Case study

Intellectual Property: Kids Bee Happy

Kids Bee Happy are entertaining the UK's children through Sand Art, after a registered trade mark helped develop them into a franchise.

Kids Bee Happy logo.


Alistair Patterson ran a house clearance business for 24 years until a contractor made him an offer he couldn’t refuse. After selling up, Alistair took his family on holiday to Turkey which was where he was first introduced to the concept of sand art. He watched as Children queued excitedly to make a picture from different coloured bottles of sand. Then, when his own children wanted to get involved, Alistair became even more intrigued.

Alistair spent the next year building a business around the sand art activity. They provided children’s entertainment at parties, corporate events, schools and even in airports. He designed a special table to hold the various colours of sand and made pre-glued templates for the children to fill-in. Alistair decided to name the company Kids Bee Happy as he felt it described the business perfectly.

The trade mark

Alistair first thought about protecting his brand with a registered trade mark during a meeting for start-up businesses. Upon contacting the Intellectual Property Office, Alistair realised he could apply online. After reading the guides, Alistair registered his trade mark, saving his business “valuable funds”.

Sandra Patterson, wife to Alistair and the Director of Kids Bee Happy, emphasises how simple the process was.

My husband Alistair is a non-techie, non-lawyer, avoid anything that you need to write and never fill in a form type of bloke. He registered our trade mark himself online, with the aid of your online books and guides. So it should inspire people that you really can do it yourself, and that it doesn’t need to be big and scary!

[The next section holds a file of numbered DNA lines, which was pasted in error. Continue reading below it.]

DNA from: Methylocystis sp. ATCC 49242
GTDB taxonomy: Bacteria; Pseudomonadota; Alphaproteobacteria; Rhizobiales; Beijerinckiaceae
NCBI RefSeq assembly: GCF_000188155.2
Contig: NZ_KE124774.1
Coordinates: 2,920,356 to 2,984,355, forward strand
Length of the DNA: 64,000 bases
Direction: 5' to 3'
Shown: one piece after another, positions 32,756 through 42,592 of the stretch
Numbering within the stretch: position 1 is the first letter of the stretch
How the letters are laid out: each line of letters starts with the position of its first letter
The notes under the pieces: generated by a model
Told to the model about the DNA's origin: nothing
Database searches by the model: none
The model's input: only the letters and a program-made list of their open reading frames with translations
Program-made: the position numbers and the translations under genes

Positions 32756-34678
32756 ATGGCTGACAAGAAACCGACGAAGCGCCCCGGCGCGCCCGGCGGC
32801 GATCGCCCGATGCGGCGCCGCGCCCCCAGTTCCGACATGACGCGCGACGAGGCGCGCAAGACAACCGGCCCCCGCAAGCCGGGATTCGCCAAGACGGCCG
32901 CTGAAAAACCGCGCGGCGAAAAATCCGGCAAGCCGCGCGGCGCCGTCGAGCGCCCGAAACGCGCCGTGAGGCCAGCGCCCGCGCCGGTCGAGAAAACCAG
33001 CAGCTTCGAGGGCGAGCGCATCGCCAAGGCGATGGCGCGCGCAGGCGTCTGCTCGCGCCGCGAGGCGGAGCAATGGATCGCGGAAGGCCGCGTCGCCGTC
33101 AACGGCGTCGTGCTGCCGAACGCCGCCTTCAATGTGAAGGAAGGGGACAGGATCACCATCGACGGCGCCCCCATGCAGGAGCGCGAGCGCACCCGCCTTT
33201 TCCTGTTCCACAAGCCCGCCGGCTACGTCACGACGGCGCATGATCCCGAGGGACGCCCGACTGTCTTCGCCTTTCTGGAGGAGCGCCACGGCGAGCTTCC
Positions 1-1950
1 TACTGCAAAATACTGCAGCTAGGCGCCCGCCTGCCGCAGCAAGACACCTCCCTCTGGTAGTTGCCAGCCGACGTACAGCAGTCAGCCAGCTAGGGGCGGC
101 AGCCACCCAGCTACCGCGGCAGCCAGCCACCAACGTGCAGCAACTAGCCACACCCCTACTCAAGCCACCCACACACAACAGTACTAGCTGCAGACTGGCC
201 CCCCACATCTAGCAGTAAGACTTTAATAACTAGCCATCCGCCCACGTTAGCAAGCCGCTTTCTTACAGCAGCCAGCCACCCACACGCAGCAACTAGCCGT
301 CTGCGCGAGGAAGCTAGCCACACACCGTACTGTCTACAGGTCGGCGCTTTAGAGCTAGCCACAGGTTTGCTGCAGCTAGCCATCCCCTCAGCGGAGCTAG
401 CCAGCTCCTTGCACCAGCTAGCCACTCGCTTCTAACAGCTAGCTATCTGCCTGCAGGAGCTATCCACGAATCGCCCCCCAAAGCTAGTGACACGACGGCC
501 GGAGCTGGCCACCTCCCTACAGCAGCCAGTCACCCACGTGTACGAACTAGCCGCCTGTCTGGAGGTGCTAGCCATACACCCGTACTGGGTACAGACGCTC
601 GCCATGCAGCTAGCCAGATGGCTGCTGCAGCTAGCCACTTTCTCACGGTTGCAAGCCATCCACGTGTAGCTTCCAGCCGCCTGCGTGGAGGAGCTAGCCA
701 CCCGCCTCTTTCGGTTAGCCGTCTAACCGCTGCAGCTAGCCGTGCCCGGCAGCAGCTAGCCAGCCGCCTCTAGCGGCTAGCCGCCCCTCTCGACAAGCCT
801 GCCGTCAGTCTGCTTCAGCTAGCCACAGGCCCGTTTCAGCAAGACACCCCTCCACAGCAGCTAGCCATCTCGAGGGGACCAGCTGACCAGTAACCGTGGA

Protecting his IP gave Alistair the confidence and security to franchise his business.

The trade mark helped to distinguish us from the competition and establish us as a credible business. It also helped prevent copycat businesses from trading with confusingly similar names.

Kids Bee Happy sold over 30 franchises that year although now offer a business package which has been even more successful.

They have also developed a ‘sensory sand’ activity which projects sand through different colours. It has been used to stimulate children with physical and/or learning disabilities and in adult care homes. Although there are now several sand art traders, Alistair thinks their trade mark has given them the edge on the competition.

There are many sand art businesses now set up around the UK. However, our memorable name and logo means that people are never confused and find it easy to identify our business.

Alistair now urges others to register their IP as he did, before someone steals it.

If you don’t protect it, you can work for years and someone can take away all your hard work just like that.

Going forward, Alistair and Sandra are looking to expand the business internationally.

Published 4 February 2015